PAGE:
The Deputy Leader of the Labour Party, Harriet Harman, famously sent her son Joseph to the selective St Olave's Grammar School in Orpington. The school is heavily oversubscribed. But Conservative-run Bromley Council would like the excellent education provided to be available for the many – not just the Shadow Cabinet Minister few.
At a Council meeting last night the following motion was passed:
This Council notes that the Secretary of State for Education has indicated that existing selective schools may expand their provision by the creation of satellite campuses;
it further notes that parents in the neighbouring district of Sevenoaks, with the support of the local Member of Parliament, Michael Fallon and members of Kent County Council, are actively pursuing such an option;
further notes that demand for places by Bromley parents at the two selective schools within the borough and for places in neighbouring authorities far outweighs the number of available places;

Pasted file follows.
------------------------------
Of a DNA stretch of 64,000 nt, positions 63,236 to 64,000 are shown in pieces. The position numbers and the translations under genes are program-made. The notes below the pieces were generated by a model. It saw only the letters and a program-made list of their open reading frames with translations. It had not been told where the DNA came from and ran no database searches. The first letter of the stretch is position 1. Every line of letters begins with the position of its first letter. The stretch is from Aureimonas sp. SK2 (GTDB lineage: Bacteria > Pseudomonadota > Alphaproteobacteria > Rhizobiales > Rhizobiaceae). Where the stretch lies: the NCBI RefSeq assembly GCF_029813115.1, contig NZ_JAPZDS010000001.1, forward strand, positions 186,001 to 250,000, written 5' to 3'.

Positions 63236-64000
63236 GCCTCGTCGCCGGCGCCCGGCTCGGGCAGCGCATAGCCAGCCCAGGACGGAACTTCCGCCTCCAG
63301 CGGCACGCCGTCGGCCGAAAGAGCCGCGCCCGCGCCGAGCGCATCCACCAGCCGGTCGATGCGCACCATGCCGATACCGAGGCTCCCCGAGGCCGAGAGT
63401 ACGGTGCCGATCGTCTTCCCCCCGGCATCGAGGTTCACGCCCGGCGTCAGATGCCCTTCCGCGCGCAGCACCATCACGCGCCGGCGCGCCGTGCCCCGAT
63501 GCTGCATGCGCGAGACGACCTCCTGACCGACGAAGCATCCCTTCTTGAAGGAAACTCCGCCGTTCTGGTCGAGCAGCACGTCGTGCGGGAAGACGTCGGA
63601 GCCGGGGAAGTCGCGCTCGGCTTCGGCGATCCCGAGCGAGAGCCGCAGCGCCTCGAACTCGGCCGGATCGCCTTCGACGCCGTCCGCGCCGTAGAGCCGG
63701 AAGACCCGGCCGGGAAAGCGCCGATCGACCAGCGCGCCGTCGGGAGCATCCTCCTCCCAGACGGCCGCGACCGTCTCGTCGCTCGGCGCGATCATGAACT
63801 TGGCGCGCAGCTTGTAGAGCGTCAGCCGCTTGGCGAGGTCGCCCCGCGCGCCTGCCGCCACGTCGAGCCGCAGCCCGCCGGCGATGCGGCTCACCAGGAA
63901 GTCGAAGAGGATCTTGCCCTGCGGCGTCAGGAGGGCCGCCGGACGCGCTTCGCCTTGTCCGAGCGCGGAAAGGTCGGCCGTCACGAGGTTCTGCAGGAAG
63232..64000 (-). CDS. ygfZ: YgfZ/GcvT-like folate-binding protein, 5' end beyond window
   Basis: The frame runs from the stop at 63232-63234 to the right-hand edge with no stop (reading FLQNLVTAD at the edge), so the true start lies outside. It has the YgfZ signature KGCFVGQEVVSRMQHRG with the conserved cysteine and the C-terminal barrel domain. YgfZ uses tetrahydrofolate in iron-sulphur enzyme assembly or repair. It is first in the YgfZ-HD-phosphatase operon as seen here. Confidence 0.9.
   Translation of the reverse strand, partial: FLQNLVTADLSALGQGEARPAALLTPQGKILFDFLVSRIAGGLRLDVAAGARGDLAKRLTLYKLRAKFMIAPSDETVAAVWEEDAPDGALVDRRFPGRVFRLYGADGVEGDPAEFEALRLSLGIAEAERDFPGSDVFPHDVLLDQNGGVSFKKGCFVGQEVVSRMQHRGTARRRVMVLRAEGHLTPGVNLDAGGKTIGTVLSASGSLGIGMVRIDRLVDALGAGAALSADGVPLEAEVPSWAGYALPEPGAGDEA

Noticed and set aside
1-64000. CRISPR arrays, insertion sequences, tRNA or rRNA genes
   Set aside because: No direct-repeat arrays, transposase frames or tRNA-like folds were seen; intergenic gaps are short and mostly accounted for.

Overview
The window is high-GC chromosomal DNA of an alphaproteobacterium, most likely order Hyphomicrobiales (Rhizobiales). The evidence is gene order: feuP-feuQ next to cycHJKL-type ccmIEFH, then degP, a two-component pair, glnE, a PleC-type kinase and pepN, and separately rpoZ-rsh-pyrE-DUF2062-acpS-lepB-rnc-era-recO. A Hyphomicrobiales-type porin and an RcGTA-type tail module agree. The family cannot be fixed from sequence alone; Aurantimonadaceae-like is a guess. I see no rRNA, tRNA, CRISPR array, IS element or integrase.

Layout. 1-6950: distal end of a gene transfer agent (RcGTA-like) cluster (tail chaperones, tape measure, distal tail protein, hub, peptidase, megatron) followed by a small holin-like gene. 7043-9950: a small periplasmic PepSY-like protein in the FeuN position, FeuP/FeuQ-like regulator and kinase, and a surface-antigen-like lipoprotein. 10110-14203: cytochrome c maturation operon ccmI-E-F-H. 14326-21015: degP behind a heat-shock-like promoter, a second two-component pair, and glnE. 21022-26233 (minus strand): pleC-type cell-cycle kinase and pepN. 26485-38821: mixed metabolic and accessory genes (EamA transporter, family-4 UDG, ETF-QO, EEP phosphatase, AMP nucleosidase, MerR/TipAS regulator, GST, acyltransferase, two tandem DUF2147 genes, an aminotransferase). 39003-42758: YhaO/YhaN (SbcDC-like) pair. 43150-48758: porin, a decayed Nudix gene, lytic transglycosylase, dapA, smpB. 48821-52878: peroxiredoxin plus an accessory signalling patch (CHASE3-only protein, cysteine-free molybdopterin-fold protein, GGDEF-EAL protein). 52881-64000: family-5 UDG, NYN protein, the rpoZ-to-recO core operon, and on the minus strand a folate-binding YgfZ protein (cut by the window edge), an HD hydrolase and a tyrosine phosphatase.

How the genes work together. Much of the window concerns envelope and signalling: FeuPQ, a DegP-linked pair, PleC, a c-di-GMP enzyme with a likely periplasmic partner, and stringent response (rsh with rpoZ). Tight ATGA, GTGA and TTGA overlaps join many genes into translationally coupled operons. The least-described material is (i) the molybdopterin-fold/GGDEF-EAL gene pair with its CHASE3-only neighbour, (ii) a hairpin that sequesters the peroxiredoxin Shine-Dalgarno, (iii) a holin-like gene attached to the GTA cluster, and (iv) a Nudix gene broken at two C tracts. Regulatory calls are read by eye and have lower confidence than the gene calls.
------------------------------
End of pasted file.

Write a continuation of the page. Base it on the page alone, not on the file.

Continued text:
resolves to support, in principle, any move by either of the two selective schools in the borough or by schools in neighbouring districts (including independent selective schools) to provide additional selective places in Bromley and particularly in those parts of the borough most distant from existing provision of selective places.
The Lib Dem councillors voted in favour while Labour voted against. The secondary schools in Bromley are overwhelmingly academies so the decisions are a matter for them. But the council is quite right in its view that a good school wishing to expand should not be prevented from doing so simply because it is selective.
Do you think Harriet, equality champion and niece of the Countess of Longford, would have voted with the three Labour councillors against the motion? Thus opposing any extension to others of the choice she was able to exercise? That would seem to be the Party line.